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GeoCorder 1.0.2

<a href="http://www.cocoanetics.com/index.php/geocorder/"GeoCorder 1.0.2 is now publicly available.

New Features:

  • added option to continue a recording
  • added icon for tracks in track overview

Fixes:

  • Changed all trackpoint times to UTC as per GPX spec
  • removed HDOP and VDOP digits right of comma
  • added proper time sorting of trackpoints in exported tracks

Localization Workaround

Trebor asks:

“When I add a new localization, there are just a few choices:

English

Japanese

French

German

I thought that the system needed “fr” to know it is French and “de” to know it is German?

Will it recognize the word “German” and know that is the same as a de.lprog?

If the answer is yes, does it know the full names of all languages?

For example, if I want to add Chinese, can I call the localization “Chinese” or do I need to call it zh?”

I believe the following to be true. Xcode is still putting in English as first localization if you make a file localizable. This works, but the “modern way” to do things (or so I read) is to use the two letter iso codes. The problem is, that if you remove the English then you can never add any new localization. That’s a bug in Xcode.

So I do it like this:

  • create the file
  • make it localizable
  • add localizations for all locales you require, including English: en, de, it, es, fr, nl
  • LEAVE English empty, but put English into the “en” locale

Do not remove the “English”, because then XCode will not allow you to add new localizations in the future.

NSArray Sorting

If you need the contents of an NSArray in a different order than they where entered into the array you have several options available. By far the simplest is to use descriptions if you have a standard data type you wish to sort by. You first set up an array with the names of fields to sort by. Then you sort.

// first you need to set up the descriptor
 
NSSortDescriptor *firstDescriptor = [[[NSSortDescriptor alloc] initWithKey:@"firstField"
							 ascending:YES] autorelease];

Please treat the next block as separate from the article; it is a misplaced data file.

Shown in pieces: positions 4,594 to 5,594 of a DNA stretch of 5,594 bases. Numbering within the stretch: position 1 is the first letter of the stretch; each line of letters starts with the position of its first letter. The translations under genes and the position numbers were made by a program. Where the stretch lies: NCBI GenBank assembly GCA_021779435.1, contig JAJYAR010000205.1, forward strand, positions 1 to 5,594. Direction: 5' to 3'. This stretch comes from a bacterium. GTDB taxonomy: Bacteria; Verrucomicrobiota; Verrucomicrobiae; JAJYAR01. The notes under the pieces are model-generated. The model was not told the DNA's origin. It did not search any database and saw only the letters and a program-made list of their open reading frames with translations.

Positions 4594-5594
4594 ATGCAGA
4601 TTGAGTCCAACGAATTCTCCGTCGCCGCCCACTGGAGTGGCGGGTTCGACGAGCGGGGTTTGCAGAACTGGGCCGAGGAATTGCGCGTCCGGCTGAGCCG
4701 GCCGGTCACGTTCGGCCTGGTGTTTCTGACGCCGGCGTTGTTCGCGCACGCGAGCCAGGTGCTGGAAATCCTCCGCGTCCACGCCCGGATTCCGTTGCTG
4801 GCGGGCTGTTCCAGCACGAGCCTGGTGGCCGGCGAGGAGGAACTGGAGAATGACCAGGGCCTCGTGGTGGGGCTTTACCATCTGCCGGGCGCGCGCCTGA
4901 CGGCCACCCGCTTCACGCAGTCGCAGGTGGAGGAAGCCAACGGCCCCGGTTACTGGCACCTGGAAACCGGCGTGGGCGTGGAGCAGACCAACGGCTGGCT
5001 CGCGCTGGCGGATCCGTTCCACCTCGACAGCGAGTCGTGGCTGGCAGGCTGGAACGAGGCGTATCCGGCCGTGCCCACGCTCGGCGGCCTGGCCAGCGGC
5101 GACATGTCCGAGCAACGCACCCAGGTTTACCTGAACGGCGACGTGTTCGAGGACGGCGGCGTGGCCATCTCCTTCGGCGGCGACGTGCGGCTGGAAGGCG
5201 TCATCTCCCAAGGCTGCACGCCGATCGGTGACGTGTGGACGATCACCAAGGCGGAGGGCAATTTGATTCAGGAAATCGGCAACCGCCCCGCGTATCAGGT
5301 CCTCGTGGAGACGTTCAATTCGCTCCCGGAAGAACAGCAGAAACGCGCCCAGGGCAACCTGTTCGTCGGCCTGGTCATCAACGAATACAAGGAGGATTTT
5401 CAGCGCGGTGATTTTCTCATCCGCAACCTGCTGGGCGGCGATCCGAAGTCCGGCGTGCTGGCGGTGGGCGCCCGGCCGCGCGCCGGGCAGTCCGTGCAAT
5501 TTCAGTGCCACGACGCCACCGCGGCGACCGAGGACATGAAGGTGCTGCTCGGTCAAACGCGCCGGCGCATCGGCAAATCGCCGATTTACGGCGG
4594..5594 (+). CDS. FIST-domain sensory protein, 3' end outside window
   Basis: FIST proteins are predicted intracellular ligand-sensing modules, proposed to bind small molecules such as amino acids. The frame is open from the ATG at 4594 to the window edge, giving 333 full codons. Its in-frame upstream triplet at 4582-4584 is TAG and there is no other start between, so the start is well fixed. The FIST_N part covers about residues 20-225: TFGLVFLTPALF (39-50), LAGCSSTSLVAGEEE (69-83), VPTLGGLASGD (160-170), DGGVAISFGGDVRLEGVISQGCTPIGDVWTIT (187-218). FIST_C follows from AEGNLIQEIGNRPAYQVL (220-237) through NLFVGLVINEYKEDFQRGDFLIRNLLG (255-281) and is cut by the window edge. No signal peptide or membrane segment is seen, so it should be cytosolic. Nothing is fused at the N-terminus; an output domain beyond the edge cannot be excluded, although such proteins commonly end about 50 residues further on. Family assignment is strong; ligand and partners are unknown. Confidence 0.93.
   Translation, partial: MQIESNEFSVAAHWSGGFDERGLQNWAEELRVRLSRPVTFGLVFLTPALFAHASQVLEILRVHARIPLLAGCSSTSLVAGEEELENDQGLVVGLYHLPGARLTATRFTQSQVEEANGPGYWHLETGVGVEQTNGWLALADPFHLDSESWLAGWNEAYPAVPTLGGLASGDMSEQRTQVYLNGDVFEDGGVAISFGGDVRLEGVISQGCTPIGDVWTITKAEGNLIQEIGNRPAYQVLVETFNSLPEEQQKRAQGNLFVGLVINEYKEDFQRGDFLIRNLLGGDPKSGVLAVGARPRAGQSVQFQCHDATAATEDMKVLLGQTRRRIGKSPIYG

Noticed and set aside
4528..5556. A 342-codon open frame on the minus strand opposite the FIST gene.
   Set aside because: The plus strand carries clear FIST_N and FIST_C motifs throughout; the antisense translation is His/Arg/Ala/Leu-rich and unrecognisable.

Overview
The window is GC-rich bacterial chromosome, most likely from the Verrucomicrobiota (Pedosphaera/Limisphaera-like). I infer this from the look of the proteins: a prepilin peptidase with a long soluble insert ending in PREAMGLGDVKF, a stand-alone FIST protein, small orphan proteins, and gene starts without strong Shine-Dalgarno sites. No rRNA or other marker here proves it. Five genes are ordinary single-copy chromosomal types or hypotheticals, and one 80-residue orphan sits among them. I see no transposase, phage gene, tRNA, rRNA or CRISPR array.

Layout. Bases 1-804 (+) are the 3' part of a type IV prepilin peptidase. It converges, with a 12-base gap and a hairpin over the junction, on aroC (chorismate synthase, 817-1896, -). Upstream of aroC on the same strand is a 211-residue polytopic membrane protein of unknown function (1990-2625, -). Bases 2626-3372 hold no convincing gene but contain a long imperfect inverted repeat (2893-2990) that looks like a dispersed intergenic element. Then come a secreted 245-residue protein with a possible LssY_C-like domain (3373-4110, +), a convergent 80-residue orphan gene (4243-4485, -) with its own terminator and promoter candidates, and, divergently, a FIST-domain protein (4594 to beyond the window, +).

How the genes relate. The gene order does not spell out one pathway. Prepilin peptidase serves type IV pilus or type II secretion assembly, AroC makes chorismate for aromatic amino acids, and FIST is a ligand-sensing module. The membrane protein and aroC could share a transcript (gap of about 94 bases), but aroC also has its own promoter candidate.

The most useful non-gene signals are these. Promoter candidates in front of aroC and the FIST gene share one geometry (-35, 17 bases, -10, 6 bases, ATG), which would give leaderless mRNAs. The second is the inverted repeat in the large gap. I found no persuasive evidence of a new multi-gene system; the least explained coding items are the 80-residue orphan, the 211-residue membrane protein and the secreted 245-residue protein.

NSSortDescriptor *secondDescriptor = [[[NSSortDescriptor alloc] initWithKey:@"secondField"
							ascending:YES] autorelease];
 
NSArray *sortDescriptors = [NSArray arrayWithObjects:firstDescriptor, secondDescriptor, nil];
NSArray *unsortedObjects = [NSArray arrayWithObjects:oneObject, secondObject, nil];
 
// new and shiny sorted array
NSArray *sortedObjects = [unsortedObjects sortedArrayUsingDescriptors:sortDescriptors];

A little more involved but way more powerful is the method of using a selector. Here you add a function to your special class that you are keeping in the aray which takes care of deciding which of two object comes first: self or the other one.

Note that the sort method needs to be part of the class itself. You can make your sorting logic as complex as you like to using multiple sort methods. Cocoa Touch calls this method every time it needs to know the order of two objects. Having access to all the other object’s properties you can have your function return NSOrderedAscending, NSOrderedDescending or NSOrderedSame depending on what order you determine to be correct.

//  MyOwnClass sort function
- (NSComparisonResult)compareByTime:(MyOwnClass *)otherObject
{
	NSTimeInterval diff = [self.timestamp timeIntervalSinceDate:otherObject.timestamp];
	if (diff&gt;0)
	{
		return NSOrderedDescending;
	}
 
	if (diff&lt;0)
	{
		return NSOrderedAscending;
	}
 
	return NSOrderedSame;
}

Once you have it set up like this sorting is as easy as:

// original unsorted array
NSArray *unsortedObjects = [NSArray arrayWithObjects:oneObject, secondObject, nil];
 
// new and shiny sorted array
NSArray *sortedObjects = [unsortedObjects sortedArrayUsingSelector:@selector(compareByTime:)];

Here is another example that uses the compare method that’s built into NSString:

NSArray *unsortedArray = [NSArray arrayWithObjects:@"String3", @"String2", @"String1", nil];
NSArray *sortedArray = [unsortedArray sortedArrayUsingSelector:@selector(compare:)];

Sorting is very simple with the two methods shown above. If you just want simple sorting then use descriptors. If you need more control over the sorting method then define your own sorting method.

Retain, Release … repeat